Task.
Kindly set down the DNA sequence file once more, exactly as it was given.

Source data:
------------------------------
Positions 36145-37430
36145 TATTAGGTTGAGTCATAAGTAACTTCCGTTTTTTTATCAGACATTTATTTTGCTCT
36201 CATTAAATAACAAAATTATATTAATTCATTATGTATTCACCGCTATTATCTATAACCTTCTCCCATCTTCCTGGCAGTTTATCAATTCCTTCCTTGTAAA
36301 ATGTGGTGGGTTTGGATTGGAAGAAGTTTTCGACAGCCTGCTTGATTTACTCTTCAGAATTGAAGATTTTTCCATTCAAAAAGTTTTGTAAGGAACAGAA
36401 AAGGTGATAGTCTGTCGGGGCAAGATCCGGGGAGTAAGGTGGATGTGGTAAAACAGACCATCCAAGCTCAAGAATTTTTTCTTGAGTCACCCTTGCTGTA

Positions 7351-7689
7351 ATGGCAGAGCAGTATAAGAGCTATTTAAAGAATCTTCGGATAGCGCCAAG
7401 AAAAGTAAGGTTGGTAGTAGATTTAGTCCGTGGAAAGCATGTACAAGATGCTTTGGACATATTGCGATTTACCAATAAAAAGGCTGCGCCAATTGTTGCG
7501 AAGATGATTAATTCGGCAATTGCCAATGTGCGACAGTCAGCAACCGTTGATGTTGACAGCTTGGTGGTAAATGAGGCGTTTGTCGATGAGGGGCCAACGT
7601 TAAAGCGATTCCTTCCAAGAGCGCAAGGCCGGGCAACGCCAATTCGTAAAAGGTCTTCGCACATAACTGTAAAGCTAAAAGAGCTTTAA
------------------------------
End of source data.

Positions 36145-37430
36145 TATTAGGTTGAGTCATAAGTAACTTCCGTTTTTTTATCAGACATTTATTTTGCTCT
36201 CATTAAATAACAAAATTATATTAATTCATTATGTATTCACCGCTATTATCTATAACCTTCTCCCATCTTCCTGGCAGTTTATCAATTCCTTCCTTGTAAA
36301 ATGTGGTGGGTTTGGATTGGAAGAAGTTTTCGACAGCCTGCTTGATTTACTCTTCAGAATTGAAGATTTTTCCATTCAAAAAGTTTTGTAAGGAACAGAA
36401 AAGGTGATAGTCTGTCGGGGCAAGATCCGGGGAGTAAGGTGGATGTGGTAAAACAGACCATCCAAGCTCAAGAATTTTTTCTTGAGTCACCCTTGCTGTA

Positions 7351-7689
7351 ATGGCAGAGCAGTATAAGAGCTATTTAAAGAATCTTCGGATAGCGCCAAG
7401 AAAAGTAAGGTTGGTAGTAGATTTAGTCCGTGGAAAGCATGTACAAGATGCTTTGGACATATTGCGATTTACCAATAAAAAGGCTGCGCCAATTGTTGCG
7501 AAGATGATTAATTCGGCAATTGCCAATGTGCGACAGTCAGCAACCGTTGATGTTGACAGCTTGGTGGTAAATGAGGCGTTTGTCGATGAGGGGCCAACGT
7601 TAAAGCGATTCCTTCCAAGAGCGCAAGGCCGGGCAACGCCAATTCGTAAAAGGTCTTCGCACATAACTGTAAAGCTAAAAGAGCTTTAA